The two important species of root lesion nematode (RLN) common in Victorian cropping soils are Pratylenchus neglectus and Pratylenchus thornei; they often occur together. RLN can cause large grain yield losses, particularly in wheat and chickpea crops. At least 20 percent of cropping paddocks in south eastern Australia have populations of RLNs high enough to reduce yield. Over 90 percent of paddocks in the Wimmera and Mallee regions have RLNs present.

What to Look For

In the field, symptoms include stunted growth, uneven patches or waviness across the paddock. The two main root symptoms include lesions or discolouration of the roots and a lack of branching along the main roots, (Figure 3.19). Unlike the cereal cyst nematode, root lesion nematodes do not cause the roots to swell or knot and no cysts are produced.

Figure 3.19 Roots infected with Pratylenchus nematodes have dark lesions and lack lateral roots

Disease Cycle

Root lesion nematodes are worm-like organisms less than 1 mm in length which feed on root tissues (Figure 3.21). Unlike cereal cyst nematode, the RLN has more than one generation per season and is able to migrate between and within the roots and soil, (Figure 3.20). These nematodes survive over summer in a dehydrated state, becoming active again once moisture is available.

Figure 3.20 Disease cycle of root lesion nematode in cereals.

Illustration by Kylie Fowler

Figure 3.21 Pratylenchus thornei adult female, approximately 0.65 mm in length. Image courtesy Kirsty Owen, University of Southern Queensland


Management of RLN is based on crop rotation. Rotations which include resistant crops will reduce the nematode population in the soil. Susceptible wheats and chickpeas are good hosts of RLN. When grown consecutively, wheat and chickpeas can lead to high nematode populations. The yield loss caused by RLN is related to the number of nematodes present in a paddock. Rotations are the best way of controlling RLN. If growing susceptible crops/varieties, a PreDicta B test can be used to monitor RLN populations and ensure they are not at densities known to cause yield losses.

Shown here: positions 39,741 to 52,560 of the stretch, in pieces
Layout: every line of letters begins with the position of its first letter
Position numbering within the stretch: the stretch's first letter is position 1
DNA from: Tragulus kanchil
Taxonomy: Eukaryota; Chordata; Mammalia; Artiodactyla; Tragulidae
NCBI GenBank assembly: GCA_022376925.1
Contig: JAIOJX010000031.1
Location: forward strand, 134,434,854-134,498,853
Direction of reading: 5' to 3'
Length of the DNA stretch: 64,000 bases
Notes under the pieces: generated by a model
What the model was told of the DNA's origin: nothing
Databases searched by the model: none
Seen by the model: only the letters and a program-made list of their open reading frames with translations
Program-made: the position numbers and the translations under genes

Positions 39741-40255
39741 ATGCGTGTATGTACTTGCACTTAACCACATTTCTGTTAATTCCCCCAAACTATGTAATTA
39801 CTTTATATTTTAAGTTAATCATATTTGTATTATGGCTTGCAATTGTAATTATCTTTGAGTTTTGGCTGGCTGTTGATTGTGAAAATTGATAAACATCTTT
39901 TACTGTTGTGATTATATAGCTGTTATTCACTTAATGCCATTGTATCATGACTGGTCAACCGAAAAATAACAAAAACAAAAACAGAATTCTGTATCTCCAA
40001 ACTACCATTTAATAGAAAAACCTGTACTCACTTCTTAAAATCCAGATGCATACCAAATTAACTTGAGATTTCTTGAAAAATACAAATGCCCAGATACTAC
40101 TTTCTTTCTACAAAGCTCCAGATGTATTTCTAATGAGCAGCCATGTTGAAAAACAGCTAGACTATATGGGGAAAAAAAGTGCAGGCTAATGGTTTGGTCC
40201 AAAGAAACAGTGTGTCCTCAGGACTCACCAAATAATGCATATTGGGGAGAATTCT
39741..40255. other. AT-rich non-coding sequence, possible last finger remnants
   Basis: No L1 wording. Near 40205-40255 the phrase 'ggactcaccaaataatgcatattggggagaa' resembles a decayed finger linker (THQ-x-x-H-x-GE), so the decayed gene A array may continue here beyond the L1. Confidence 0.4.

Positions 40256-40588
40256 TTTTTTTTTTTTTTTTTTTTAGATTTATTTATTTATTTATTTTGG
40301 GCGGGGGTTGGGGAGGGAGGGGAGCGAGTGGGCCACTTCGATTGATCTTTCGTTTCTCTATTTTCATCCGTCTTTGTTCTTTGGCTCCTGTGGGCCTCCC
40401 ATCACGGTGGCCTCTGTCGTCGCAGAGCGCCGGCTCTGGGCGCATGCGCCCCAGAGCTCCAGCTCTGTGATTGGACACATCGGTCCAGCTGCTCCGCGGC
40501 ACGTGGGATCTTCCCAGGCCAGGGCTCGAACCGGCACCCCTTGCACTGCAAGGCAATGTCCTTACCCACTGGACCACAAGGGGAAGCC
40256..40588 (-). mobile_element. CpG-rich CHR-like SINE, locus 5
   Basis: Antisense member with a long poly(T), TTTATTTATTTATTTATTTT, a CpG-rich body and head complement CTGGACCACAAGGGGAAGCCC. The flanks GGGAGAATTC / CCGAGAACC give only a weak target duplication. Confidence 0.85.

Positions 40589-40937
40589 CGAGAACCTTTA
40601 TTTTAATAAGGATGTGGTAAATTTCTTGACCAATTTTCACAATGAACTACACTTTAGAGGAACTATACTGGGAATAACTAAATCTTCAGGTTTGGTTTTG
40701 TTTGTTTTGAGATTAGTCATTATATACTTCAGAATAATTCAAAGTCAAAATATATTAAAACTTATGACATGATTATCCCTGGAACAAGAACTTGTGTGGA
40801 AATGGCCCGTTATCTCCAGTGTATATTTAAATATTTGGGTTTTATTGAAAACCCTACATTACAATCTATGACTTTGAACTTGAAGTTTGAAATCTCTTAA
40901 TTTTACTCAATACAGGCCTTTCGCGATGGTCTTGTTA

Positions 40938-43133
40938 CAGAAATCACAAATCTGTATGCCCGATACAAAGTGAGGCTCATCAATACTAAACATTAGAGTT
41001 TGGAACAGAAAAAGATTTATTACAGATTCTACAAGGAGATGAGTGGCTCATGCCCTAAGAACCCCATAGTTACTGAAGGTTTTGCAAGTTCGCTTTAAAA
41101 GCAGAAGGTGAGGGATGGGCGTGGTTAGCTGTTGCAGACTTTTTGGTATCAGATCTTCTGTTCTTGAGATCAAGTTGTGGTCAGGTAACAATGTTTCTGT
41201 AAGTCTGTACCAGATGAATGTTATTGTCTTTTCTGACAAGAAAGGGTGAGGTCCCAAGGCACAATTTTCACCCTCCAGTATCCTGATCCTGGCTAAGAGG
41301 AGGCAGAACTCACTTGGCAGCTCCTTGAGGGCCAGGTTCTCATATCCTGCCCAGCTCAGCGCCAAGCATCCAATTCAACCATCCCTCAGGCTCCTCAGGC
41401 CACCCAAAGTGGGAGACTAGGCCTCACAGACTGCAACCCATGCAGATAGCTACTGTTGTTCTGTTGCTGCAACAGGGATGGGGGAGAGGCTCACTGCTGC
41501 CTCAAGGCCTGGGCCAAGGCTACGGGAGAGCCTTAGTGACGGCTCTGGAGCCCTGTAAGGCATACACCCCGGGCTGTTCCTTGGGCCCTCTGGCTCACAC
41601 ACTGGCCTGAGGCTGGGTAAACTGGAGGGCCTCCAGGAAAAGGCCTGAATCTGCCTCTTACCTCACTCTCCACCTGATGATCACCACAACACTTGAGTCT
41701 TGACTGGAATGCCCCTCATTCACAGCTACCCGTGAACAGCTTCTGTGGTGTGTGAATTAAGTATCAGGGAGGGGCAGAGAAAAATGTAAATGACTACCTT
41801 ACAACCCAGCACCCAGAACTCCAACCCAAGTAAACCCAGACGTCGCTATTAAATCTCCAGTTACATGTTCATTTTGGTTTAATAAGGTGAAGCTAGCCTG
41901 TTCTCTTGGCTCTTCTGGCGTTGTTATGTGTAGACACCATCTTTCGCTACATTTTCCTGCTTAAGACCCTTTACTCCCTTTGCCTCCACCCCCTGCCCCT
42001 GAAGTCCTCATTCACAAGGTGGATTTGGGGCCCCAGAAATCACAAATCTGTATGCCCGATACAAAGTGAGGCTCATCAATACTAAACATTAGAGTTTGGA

Resistant crops can reduce nematode populations by up to 50 percent year. A break of two or more years from susceptible crops may be necessary to minimise yield loss if nematode numbers were high to start with. Avoid delayed sowing of intolerant cereal crops.


RLNs have a broad host range that includes cereal and broadleaf crops. Table 3.0 summarises the host range. However, always check the current cereal and pulse disease guides for up to date ratings.

RLNs are more likely to be a problem when:

  • susceptible varieties are grown sequentially increasing nematode numbers
  • an intolerant crop is sown, or
  • sowing is delayed.

Table 3.0 Hosting ability of crops to the two common species of root lesion nematodes

Crop P. thornei P. neglectus


Poor – good A

Poor – intermediate A

Poor – good A

Poor – intermediate A

Oat Poor Intermediate
Canola Intermediate Good
Field pea Poor – intermediate A Poor A
Lentil Poor A Poor A
Chickpea Good Good
Vetch Good -
Faba bean Poor Good
Medic Poor Poor
Sub-clover Poor – good Poor

AIn some crops the hosting ability varies between varieties.

Further Information

More detailed information can be obtained from the DEDJTR AgNotes Series

Victorian Cereal Diseases Guide (AG 1160)

Victorian Winter Crop Summary

Wallwork H (2015) Cereal Seed Treatments (SARDI),, http:// data/assets/pdf_file/0005/237920/cerealseedtreat2015_web.pdf

Root-Lesion Nematodes Tips and Tactics (GRDC)

PreDicta B: a soil analysis service delivered by accredited agronomists. PreDicta B can detect P. neglectus, P. thornei and a range of soil-borne diseases. Contact your local agronomist, or to locate your nearest supplier, email your contact details and location to: or visit research/services/molecular_diagnostics


Bunts and Smuts of Cereals